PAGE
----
Andrew Cuomo's Sexual Harassment Bill Lowered Bar for Complaints, Eliminated 'Severe' Requirement

Prior to being accused of sexual harassment, New York Governor Andrew Cuomo signed a bill into law that significantly lowered the bar for proving harassment claims and extended greater protections to victims.

In August 2019, Cuomo approved the Human Rights Law, which eliminated the restriction that harassment must be "severe or pervasive" to be legally actionable. The bill also made it easier for employees to file harassment complaints, and extended the statute of limitations from employment sexual harassment claims from one year to three years.

Under this law, any action in the workplace that rises above "petty slights and trivial inconveniences" can qualify as harassment, and victims are no longer required to identify a history of harassment or similar examples of misconduct from a perpetrator.

Now the legislation is coming to light amid accusations that Cuomo sexually harassed three women—including two of his former employees.

Andrew Cuomo
New York State Governor Andrew Cuomo has been accused of sexually harassing three women, including two former employees. Here, Cuomo speaks during his daily press briefing on May 1, 2020 in Albany, New York. Stefani Reynolds/Getty

On February 24, Lindsey Boylan, a former aide to Cuomo, detailed sexual harassment allegations against the governor that included unwanted sexual advances such as a forceable kiss and an invitation to play strip poker.

In a blog post, Boylan said that Cuomo had "created a culture within his administration where sexual harassment and bullying is so pervasive that it is not only condoned but expected."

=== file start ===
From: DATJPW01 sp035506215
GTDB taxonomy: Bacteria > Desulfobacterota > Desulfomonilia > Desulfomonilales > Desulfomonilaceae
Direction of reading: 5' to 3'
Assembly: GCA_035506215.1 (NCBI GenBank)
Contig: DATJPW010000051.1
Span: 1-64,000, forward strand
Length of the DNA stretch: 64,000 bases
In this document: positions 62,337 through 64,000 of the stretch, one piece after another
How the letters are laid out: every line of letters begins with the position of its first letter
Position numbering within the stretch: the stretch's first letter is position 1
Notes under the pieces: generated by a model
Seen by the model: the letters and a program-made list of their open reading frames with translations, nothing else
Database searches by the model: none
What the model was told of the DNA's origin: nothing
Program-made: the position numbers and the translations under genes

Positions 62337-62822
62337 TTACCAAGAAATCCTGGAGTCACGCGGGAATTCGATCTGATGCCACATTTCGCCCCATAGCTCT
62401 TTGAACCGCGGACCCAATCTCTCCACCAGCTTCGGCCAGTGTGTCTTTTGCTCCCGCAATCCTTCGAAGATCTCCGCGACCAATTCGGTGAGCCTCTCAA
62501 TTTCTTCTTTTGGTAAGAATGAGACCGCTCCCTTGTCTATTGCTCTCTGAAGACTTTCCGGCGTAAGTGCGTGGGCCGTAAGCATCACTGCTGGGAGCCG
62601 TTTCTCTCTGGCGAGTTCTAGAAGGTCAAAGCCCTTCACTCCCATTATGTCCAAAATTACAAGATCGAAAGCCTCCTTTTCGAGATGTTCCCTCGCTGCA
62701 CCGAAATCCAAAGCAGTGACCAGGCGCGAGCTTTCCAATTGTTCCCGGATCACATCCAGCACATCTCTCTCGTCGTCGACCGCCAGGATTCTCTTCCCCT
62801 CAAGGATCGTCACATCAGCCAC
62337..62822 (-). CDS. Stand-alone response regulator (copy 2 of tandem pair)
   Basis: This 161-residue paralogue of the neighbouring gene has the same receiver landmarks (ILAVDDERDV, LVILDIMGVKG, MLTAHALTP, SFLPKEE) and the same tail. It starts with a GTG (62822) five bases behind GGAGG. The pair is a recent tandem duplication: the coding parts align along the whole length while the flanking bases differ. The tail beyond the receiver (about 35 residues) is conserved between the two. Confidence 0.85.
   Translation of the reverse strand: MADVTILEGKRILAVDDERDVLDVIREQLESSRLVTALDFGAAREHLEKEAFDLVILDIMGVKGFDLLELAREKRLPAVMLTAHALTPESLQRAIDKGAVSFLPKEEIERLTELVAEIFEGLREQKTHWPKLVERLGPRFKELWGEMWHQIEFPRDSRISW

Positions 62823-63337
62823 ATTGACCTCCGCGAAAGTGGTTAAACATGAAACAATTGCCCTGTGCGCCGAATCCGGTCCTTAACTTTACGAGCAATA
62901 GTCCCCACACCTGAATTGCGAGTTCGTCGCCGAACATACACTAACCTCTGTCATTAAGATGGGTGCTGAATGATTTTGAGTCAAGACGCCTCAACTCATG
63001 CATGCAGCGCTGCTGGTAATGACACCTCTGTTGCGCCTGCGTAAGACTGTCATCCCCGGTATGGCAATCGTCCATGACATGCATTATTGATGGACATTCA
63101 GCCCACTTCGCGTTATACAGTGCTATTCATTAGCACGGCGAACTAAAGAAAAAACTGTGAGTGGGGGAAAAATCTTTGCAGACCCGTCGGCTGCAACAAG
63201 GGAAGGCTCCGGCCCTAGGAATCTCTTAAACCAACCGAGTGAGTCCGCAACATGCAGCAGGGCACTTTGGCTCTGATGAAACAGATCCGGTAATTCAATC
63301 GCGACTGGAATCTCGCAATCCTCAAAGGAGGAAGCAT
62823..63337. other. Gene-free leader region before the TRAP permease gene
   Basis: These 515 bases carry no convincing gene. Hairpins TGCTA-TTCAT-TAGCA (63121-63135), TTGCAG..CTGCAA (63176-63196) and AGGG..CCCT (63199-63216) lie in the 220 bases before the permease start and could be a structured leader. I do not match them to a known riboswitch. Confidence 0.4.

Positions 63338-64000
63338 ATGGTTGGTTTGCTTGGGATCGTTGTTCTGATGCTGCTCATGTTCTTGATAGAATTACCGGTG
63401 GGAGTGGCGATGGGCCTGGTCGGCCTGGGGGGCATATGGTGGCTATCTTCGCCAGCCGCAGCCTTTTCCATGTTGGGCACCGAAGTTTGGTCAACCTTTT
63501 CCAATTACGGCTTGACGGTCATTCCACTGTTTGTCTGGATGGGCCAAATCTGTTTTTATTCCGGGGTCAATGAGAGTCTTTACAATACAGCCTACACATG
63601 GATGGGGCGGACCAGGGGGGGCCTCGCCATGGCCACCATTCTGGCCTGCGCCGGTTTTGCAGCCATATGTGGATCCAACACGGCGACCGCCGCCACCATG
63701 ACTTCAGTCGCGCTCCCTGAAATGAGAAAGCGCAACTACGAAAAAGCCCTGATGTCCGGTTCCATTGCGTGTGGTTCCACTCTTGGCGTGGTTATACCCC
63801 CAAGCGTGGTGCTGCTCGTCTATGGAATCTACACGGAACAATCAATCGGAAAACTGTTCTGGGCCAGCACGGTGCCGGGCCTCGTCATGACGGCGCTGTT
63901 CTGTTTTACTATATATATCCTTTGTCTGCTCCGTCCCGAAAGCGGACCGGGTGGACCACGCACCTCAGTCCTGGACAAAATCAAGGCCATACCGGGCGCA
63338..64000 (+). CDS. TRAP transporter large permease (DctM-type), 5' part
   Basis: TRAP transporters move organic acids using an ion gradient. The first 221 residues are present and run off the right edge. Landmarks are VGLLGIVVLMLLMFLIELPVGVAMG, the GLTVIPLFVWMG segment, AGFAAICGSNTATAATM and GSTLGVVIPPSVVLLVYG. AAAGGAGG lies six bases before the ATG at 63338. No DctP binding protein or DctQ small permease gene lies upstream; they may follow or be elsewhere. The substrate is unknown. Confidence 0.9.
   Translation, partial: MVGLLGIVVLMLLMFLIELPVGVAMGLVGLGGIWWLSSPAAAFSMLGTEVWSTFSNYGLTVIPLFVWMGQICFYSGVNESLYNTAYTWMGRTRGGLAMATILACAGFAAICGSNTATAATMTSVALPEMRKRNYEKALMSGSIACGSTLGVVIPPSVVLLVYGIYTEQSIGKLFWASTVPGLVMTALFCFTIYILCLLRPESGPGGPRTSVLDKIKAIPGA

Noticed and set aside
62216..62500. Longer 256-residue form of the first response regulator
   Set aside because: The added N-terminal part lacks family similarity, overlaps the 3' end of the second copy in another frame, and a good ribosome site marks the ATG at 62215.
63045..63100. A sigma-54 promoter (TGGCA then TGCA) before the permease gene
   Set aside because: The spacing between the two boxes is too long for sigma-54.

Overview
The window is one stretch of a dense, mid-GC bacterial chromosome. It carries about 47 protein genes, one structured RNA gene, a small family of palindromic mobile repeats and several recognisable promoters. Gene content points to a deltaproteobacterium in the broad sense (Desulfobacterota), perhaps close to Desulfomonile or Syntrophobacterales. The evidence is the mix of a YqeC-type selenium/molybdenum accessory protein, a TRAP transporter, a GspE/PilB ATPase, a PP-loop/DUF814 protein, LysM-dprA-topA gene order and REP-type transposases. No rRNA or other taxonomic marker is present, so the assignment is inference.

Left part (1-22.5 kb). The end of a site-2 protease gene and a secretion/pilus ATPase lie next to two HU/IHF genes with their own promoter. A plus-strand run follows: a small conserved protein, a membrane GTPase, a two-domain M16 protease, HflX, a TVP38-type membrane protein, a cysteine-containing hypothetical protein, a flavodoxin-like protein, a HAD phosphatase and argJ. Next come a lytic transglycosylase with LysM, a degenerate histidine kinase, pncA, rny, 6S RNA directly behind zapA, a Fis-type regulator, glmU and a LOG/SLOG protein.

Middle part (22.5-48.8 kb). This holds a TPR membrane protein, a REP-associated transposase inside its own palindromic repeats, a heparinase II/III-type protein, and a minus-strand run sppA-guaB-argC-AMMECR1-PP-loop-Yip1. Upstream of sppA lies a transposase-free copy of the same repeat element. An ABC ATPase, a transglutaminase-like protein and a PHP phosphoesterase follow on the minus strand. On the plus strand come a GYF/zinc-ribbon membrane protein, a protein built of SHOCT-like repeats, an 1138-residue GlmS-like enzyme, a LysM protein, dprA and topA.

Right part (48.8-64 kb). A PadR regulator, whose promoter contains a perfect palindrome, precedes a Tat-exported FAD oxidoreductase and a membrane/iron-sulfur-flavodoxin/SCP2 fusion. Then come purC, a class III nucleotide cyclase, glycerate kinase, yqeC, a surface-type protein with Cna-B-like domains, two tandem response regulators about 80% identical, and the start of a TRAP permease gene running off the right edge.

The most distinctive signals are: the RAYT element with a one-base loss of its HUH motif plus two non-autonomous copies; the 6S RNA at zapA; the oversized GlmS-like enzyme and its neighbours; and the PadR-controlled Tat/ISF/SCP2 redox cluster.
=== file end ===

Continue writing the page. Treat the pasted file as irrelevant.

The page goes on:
Days later, Charlotte Bennet, another former aide to Cuomo, said that the governor made her uncomfortable with questions about her sex life and whether she would consider dating an older man.

"I understood that the governor wanted to sleep with me, and felt horribly uncomfortable and scared," Bennett told The New York Times.

A third women, Anna Ruch, also told the Times of alleged sexual advances. She said that she had met the governor at a wedding in September 2019 where he put his hand on her exposed lower back and she pulled away.

"I was so confused and shocked and embarrassed," Ruch said.

The sexual harassment claims also came to light amid allegations that Cuomo has threatened or verbally harassed politicians across the state who disagree with him.

In response to the sexual harassment allegations, Cuomo denied making advances or "inappropriately" touching anybody, but acknowledged that his behavior might have been harmful in ways that he was unaware of at the time.

"It was unintentional, and I truly and deeply apologize for it," Cuomo said. "I feel awful about it, and frankly I am embarrassed by it, and that is not easy to say. But that is the truth," the governor said during a Wednesday press conference.

Cuomo has since faced bipartisan calls to resign or be impeached from office. But during his remarks to the media, Cuomo insisted he would not be stepping down and instead asked New Yorkers to wait for the results of a full investigation by the New York attorney general.

"I have learned an important lesson. I am sorry. I am sorry for whatever pain I have caused anyone. I never intended it," he added.

Boylan and Bennet have since rejected Cuomo's apologies and asserted that they were "full of falsehoods" and "not accurate."

"How can New Yorkers trust you @NYGovCuomo to lead our state if you 'don't know' when you've been inappropriate with your own staff?," Boylan tweeted on Wednesday.

A spokesperson for Cuomo's office told Newsweek on Thursday that the governor was "proud" to implement legislation to expand sexual harassment protections in 2019.

"Governor Cuomo was proud to spearhead legislation to greatly expand the scope and protections offered by the New York state. The governor will fully cooperate with the attorney general's review and we will have no further comment on the allegations until the review is complete," the spokesperson said.

Update: This article has been updated to include a statement from Governor Andrew Cuomo's office.